Jane Campion (Film Maker/Writer)
“Listening to her is a totally original experience. Treasured, deep, intoxicating”
From “Testimony. The Legend of Charlie Parker” The Australian Art Orchestra, Hilary Shrub
“Of the vocal soloists, Sparke’s gut-wrenching Camarillo pt 2 which ended the first half was a showstopper”
Doug Spencer (ABC Radio National Producer/Programmer of The Planet)
“One day in 1992 I was wading through the then-seemingly-perpetual-magic-pudding of new releases. I put on the eponymous album by a Sydney-based, gospel-based choir, The Cafe of the Gate of Salvation. The first couple of tracks were good, not great, but good. Then came a track called “Child of Love”; once its vocal soloist (and, I later realised, author) launched into flight, the music was suddenly in utterly another league – her voice, her phrasing were utterly singular. Whoever this was, she was refreshingly herself, no pale shadow of Mahalia Jackson, Marion Williams, Rosetta Tharpe, whomever… She sounded nothing remotely like Aretha Franklin, but hearing her for the first time was similarly electrifying.
Her name, I discovered, was Tanya Sparke. Eventually, late in 1997, Tanya Sparke released her own album, Darkwood Road.
Nearly twenty years later, it remains one of my favourite Australian albums, ever. Its best songs are highly poetic, very beautiful, and not too much like each other. The singer’s voice is truly singular. That said, she never coasts on having “a lovely voice”, and she really interacts with the other musicians. Her delivery is adult, blessedly free of the “girly-whirley-twee” mannerisms, the “if I shout I might sound more black”, the poor diction, the phoney American accents, sheer inaccuracy, and various other shortcomings that so many “successful Australian recording artists” routinely inflict upon us. Equally pleasing is the album’s lack of production cliches. Its best cuts are still fresh, timeless – something definitely not true of most 1997 singer-songwriter recordings. It simply beggars belief that Darkwood Road should remain this artist’s only full release.”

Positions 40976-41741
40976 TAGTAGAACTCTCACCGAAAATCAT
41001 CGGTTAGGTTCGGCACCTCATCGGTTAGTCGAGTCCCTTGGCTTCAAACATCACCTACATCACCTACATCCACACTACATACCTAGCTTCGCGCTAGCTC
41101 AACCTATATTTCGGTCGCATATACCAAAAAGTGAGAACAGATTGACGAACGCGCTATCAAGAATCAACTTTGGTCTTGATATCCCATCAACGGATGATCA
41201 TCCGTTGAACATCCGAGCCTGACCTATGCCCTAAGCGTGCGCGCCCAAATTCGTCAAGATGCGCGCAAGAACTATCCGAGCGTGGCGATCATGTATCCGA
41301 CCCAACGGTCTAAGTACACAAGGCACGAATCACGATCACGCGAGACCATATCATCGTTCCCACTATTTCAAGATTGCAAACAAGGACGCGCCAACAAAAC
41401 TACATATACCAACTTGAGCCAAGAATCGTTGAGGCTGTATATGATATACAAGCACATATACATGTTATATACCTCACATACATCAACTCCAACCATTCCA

Money made will go towards her 2nd and 3rd CD’s.
The heartbreaking story of author Colin Mackay who drove a truck filled with supplies to Bosnia from Scotland during that conflict to assist in some way. On staying to help he fell in love with a woman called Svetlana, the mother of two who’s husband had been killed earlier in that conflict. Colin wanted to take his love and her children back to Scotland with him and sought to attain the papers to do so. With papers in hand he returned to the village with the intent to leave as a family. However, the village had been wiped out and Svetlana and her children murdered. Svetlana was also pregnant with Colin’s child. Colin returned to Scotland a broken man. He would go on to write what would end up being his suicide letter to the world, Cold Night Lullaby. This song written by Karine Polwart has been sung by The Mae Trio and further arranged by myself. Here, my beautiful Yr 9/10 choir sing the song for them and in memory; Waterlily. Soloist- Stella Olive with Arlo helping as well.
On Wednesday morning I was out of town when a flood of messages came through my phone, surprisingly, as the internet was rarely available. Beautiful friends were trying to tell me that they’d listened in the heat of a Sydney night to their beloved Nightly Planet and what they heard was one of my compositions, one of the best songs I’ve ever written, The Heavenly Cornflower Blues.
I had no idea and I want to say thank you.
This is the reason this national radio show was so important…at least to me.
When the music is the most important thing, when you feel you’ve practised your art form but nobody listens and infact some leave you out. I always had the support of Doug Spencer and The Planet mob. You mob have been the only folk who have understood and supported. As I’ve grown more tired, Ive fallen more silent but I haven’t stopped writing or performing, even if it were only in my loungeroom. I’ve taken any support or gig always to improve and keep alive even if its meant facing a kind of self worth terror.
For me and others like me this programme was a life line. A message to say, ” keep going girl” and as my Father used to say; “don’t let the bastards grind you down”.
I’m so sad that this show has been cut but it’s a sign of the times. Lucky, Doug and Robyn are still doing great things and we’ll keep supporting their greatness and I’ll keep singing and composing.